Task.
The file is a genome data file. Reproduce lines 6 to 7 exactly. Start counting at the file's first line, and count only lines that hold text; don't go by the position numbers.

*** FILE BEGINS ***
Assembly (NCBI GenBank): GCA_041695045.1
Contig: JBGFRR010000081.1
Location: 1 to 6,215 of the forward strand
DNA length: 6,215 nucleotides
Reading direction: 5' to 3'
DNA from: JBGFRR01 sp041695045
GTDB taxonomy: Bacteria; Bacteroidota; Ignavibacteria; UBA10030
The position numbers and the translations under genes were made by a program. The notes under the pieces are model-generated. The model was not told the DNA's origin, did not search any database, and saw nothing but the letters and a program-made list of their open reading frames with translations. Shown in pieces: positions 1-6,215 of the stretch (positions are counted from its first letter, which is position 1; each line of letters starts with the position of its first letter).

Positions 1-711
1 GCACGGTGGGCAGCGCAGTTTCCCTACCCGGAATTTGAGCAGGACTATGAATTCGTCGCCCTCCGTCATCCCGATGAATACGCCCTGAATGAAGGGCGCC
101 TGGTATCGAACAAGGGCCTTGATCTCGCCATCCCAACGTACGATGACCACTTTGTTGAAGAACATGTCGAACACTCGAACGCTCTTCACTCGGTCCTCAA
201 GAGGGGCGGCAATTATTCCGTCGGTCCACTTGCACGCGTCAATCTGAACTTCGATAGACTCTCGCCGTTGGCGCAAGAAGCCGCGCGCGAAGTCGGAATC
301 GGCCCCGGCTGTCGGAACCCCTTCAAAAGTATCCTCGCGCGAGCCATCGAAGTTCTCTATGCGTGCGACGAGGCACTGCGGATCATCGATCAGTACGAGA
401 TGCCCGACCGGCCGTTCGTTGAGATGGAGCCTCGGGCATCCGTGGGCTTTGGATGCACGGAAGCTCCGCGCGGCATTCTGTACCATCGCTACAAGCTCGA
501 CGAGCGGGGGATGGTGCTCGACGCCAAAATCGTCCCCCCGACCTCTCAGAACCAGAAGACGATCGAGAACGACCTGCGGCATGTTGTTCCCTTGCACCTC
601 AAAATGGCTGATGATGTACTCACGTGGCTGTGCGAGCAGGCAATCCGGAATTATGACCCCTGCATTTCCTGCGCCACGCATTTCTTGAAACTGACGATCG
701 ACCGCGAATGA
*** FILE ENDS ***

DNA from: JBGFRR01 sp041695045
GTDB taxonomy: Bacteria; Bacteroidota; Ignavibacteria; UBA10030